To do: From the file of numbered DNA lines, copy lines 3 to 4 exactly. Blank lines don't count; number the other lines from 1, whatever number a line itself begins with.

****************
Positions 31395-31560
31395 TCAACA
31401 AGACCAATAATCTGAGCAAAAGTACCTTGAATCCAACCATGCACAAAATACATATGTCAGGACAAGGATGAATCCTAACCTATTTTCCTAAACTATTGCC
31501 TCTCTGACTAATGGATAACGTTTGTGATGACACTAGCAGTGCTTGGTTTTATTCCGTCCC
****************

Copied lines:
31401 AGACCAATAATCTGAGCAAAAGTACCTTGAATCCAACCATGCACAAAATACATATGTCAGGACAAGGATGAATCCTAACCTATTTTCCTAAACTATTGCC
31501 TCTCTGACTAATGGATAACGTTTGTGATGACACTAGCAGTGCTTGGTTTTATTCCGTCCC